HL Deb 22 July 1970 vol 311 cc976-9

3 p.m.


My Lords, with permission I should like to make a Statement about the multi-role combat aircraft.

"As the House knows, the Governments of the United Kingdom, the Federal Republic of Germany and Italy agreed last year to enter upon the Project Definition phase of this project. The results of that phase and subsequent discussions between the partners confirmed the feasibility of developing a twin-seat multi-role variable geometry aircraft which would meet the requirements of all three countries.

"On coming into office, we reviewed this project and concluded that it offered the most effective and economical means of meeting the requirements of the Royal Air Force for replacement aircraft in the strike, reconnaissance and air defence roles in the later 1970s and the 1980s. We also recognised that the project offered an opportunity for a European collaborative venture of the greatest technical and industrial importance.

"We have accordingly made arrangements with our German partners to begin work on the first major development phase of the aircraft. This phase is designed to lead to the flight of the first protoype and will last about three and a half years. A thorough review of progress will be made at the end of one year in the light of the more refined assessments of cost, timescale and performance which will then be available.

"The Government of Italy is, in present circumstances, not immediately able to subscribe to these arrangements but is expected to reach a final decision within the next few weeks. Should the Government of Italy decide not to continue, we have agreed with the Germans to proceed bilaterally. On the assumption that Italy decides to continue, as we hope, expected total requirements of aircraft for all three countries would be about 900 of which our requirement is planned to be between 350 and 400. The costs of the total programme are to be shared according to the relative numbers of aircraft. The estimated cost of the first phase of development, on which we have now agreed, is of the order of£250 million of which the United Kingdom share would be somewhat less than half."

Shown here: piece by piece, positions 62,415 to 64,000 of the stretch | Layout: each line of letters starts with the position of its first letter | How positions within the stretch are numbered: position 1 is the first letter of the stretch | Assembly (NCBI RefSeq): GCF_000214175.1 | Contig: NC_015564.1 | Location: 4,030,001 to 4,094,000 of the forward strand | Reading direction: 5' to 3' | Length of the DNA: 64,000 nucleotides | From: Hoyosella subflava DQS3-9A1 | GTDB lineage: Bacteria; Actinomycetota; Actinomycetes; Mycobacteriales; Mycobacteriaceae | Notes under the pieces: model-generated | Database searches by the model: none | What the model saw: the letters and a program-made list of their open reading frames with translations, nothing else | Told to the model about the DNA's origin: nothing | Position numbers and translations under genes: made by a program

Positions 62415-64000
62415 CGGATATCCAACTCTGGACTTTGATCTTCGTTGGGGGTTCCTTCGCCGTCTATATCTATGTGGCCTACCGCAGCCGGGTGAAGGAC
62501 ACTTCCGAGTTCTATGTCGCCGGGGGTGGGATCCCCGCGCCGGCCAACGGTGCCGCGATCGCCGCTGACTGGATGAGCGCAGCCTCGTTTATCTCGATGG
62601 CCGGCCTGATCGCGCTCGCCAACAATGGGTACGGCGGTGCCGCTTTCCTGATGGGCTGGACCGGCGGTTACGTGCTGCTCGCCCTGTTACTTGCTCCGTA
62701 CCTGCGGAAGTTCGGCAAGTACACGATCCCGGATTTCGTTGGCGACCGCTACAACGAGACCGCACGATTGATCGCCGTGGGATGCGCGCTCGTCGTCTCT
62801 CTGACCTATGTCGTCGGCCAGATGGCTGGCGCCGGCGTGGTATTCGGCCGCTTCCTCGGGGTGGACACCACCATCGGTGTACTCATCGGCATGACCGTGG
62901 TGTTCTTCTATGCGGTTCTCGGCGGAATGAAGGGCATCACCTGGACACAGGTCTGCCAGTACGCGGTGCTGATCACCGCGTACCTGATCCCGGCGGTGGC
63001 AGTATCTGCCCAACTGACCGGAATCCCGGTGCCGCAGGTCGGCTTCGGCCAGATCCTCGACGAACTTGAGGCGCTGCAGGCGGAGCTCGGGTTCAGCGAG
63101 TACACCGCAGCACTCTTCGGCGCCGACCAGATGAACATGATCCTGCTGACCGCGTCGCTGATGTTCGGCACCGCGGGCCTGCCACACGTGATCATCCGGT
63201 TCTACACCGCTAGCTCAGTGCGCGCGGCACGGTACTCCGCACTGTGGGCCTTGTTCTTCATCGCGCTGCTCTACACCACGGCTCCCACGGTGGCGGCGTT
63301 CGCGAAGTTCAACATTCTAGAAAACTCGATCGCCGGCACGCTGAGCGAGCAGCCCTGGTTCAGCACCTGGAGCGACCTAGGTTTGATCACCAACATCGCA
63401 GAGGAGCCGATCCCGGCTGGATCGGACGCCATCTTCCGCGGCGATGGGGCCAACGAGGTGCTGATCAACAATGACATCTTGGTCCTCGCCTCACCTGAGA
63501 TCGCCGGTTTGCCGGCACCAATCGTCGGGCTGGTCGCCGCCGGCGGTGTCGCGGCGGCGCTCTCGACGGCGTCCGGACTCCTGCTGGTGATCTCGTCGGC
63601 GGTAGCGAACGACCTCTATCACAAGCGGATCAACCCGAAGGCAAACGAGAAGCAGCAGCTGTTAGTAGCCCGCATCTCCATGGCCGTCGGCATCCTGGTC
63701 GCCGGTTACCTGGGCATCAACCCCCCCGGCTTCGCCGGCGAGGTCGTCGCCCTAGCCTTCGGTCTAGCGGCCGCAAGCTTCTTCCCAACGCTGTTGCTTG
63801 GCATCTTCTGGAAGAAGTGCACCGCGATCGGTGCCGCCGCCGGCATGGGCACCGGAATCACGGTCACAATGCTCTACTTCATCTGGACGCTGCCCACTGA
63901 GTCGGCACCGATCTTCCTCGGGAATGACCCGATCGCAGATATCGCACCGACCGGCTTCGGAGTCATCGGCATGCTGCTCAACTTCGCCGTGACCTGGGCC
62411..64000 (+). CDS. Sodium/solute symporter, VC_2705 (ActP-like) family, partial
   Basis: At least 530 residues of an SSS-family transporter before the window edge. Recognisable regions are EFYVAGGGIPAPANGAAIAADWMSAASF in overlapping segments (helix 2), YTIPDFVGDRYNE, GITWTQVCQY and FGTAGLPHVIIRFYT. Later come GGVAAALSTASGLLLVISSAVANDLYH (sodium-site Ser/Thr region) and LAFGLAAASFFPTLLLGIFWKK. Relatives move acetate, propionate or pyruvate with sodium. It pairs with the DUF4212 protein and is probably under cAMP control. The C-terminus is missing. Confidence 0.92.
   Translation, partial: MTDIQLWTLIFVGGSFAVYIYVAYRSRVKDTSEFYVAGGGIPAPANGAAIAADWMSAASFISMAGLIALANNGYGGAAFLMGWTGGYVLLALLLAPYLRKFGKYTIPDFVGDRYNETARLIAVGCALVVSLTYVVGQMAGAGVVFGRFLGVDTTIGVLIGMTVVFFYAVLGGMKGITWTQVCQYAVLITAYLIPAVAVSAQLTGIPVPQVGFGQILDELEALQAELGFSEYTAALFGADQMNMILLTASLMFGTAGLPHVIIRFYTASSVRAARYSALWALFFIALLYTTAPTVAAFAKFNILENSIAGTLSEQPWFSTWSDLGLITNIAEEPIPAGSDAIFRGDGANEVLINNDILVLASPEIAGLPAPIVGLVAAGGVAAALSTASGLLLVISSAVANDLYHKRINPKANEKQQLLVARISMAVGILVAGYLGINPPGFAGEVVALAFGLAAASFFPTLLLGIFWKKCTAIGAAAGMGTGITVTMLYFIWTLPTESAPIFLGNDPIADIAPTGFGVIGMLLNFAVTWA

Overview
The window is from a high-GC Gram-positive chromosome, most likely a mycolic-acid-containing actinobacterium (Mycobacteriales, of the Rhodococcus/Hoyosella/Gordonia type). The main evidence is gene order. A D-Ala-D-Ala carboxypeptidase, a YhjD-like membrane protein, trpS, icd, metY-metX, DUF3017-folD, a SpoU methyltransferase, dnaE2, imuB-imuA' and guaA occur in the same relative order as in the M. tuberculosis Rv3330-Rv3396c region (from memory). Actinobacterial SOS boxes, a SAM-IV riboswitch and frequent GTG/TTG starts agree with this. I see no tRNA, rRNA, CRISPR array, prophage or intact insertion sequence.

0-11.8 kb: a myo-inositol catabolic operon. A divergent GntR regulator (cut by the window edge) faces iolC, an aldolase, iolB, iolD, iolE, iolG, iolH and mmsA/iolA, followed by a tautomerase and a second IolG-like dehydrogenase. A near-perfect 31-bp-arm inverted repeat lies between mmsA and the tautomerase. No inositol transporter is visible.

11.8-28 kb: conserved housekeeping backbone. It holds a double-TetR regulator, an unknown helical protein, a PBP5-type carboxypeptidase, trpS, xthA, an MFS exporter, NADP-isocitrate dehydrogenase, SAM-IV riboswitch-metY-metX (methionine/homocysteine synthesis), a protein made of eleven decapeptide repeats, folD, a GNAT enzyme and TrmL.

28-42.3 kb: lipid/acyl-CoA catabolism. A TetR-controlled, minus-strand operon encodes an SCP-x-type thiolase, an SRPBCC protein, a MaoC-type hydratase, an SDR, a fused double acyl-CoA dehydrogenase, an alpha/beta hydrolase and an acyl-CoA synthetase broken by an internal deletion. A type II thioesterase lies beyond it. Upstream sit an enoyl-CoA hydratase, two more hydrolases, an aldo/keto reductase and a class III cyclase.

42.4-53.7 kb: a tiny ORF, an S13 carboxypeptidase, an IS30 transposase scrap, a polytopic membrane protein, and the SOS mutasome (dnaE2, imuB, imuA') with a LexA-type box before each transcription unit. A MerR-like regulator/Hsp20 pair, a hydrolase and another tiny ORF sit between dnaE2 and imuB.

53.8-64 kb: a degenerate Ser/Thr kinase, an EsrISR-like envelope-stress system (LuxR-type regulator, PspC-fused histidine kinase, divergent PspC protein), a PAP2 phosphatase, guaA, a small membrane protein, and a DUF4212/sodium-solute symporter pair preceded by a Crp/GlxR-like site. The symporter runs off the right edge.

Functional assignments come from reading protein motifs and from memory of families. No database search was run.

My Lords, I should like to congratulate the Secretary of State for Defence on his first Statement relating purely to defence matters, and on this occasion, speaking personally, to be able to welcome it wholeheartedly. The successful completion of that project, as I am sure any noble Lord who has followed this matter knows, is of great importance, not just for the R.A.F. but for the aerospace industry generally, and for technological cooperation in Europe. I do not doubt that the noble Lord will keep a very vigilant eye on development. The problem of keeping development and costs within existing limits while maintaining performance is a permanent one; and I make no Party point when I say that I think that he will find a greater sense of cost control and realism now prevailing in the Ministry of Defence. I do not doubt, too, that the noble Lord will report to us from time to time. This is an important project and it will be a long one; but it is one which is of great importance and, as I say, I welcome the Statement.


My Lords, I too should like warmly to welcome the Statement as another sign of international co-operation and to congratulate the Government very much on this decision. May I ask which country is going to do what; where will the work be done and, in the event of the Italian Government deciding not to participate, whether the number of 'planes will be reduced or will be shared between Germany and ourselves?


My Lords, may I first thank both noble Lords for what they have said? In reply to the noble Lord, Lord Shackleton, of course I shall keep a very sharp watch on the cost. This is a very big project, and we must watch costs very carefully indeed. There is an opportunity for review specifically after the first year and after two and a half years of the development phase, and I shall certainly be willing to answer any Questions I can if noble Lords care to put them down.

In answer to the noble Lord, Lord Byers, may I say that the work will be shared; but if Italy does not come in there will be a requirement for 100 fewer aircraft.


My Lords, can the noble Lord say which engines will be used in this particular prototype?


My Lords, they will be British; but I should not like to specify which.


My Lords, in connection with the question put by the noble Lord, Lord Byers, could the noble Lord tell us a little more about the division of the work?—because my recollection is that the Italians were to do a substantial amount of the framework, and it will make quite a great deal of difference if they are not. May I further ask whether it is still intended to build a single-seater aircraft as well as the twin-seater?


My Lords, no: this is only the twin-seater. The Germans have dropped their requirement for a single-seater. I apologise to the noble Lord but I am afraid that I cannot tell him exactly which piece of the aeroplane is to be made by whom. This is only the development phase, not the production phase. But I can tell him that the engines will be British.


My Lords, my recollection is—and the noble Lord may be able to confirm this—that Rolls Royce actually won in a very exacting competition. It was not just that the British Government insisted: a British engine is being taken on its merits.


My Lords, I have a suspicion that the noble Lord the Leader of the Opposition, having regard to one of his previous jobs, may know more about this than I do. What he says is perfectly right.